Saturday, December 5, 2009

Catching up with an old friend

On the second day of August, I set out in the early morning to traverse some fields where Michigan's most infamous species resides. Massasauga rattlesnakes are a shy species which are hardly "infamous" as their reputation states. Most will remain motionless when encountered and if they are disturbed, most will try to get out of the way instead of holding their ground. Around 10:30 AM I was walking a hillside in which the sun was hitting perfectly, and as I was walking along a fallen tree in the field, I came across this sight.

This was a very large massasauga, easily near the 30" range, and beautifully patterned. It turns out, that this snake was one that I had encountered in the field before, two years earlier to be exact. One of the things I do is keep a detailed photo collection of massasaugas I encounter in the field to document blotch count and unique head patterning. After reviewing photos, I determined this was indeed the same snake and was amazed at how much larger the snake had grown in two years. Here's a side by side photo comparison.

You be the judge, but I've analyzed these two photos over and over again and come to the same conclusion every time. As I said earlier, the majority of the time massasaugas are quick to get out of the way of the intruder. But sometimes, individuals tend to be a little more defensive and will hold their ground. This snake remained coiled and buzzed at me flat out for a good 10-15 minutes, it obviously felt cornered. However, this provided me with some great photographing opportunities.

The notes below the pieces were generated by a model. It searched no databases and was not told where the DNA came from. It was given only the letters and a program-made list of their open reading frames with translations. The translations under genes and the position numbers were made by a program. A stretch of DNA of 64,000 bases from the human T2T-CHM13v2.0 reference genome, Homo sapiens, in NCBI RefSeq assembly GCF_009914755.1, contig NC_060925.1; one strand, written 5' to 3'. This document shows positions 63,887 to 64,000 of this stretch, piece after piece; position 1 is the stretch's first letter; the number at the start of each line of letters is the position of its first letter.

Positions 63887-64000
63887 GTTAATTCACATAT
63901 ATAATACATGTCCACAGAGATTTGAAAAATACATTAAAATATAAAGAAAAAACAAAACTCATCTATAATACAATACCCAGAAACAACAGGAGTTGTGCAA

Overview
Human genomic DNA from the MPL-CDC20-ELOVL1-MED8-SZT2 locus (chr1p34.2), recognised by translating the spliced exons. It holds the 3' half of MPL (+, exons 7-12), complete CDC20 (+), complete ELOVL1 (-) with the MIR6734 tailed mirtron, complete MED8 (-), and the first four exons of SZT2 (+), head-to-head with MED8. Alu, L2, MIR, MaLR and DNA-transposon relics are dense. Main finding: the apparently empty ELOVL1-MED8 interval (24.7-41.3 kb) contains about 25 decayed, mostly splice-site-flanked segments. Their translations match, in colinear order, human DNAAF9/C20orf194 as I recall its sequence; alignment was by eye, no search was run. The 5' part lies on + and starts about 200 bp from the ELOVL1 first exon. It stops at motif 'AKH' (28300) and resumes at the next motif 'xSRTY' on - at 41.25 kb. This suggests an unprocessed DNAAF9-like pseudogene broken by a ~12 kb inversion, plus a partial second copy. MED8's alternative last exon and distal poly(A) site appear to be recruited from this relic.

While I was photographing the snake, it gave a big yawn and luckily my camera was ready. It was the first look at the fangs of Michigan's rattlesnake species.

It's always a treat to encounter this cryptic species of rattlesnake, and I always enjoy getting the opportunity to photograph them. They really are an attractive species, that's all for now.

Eastern Massasauga Rattlesnake - Sistrurus catenatus

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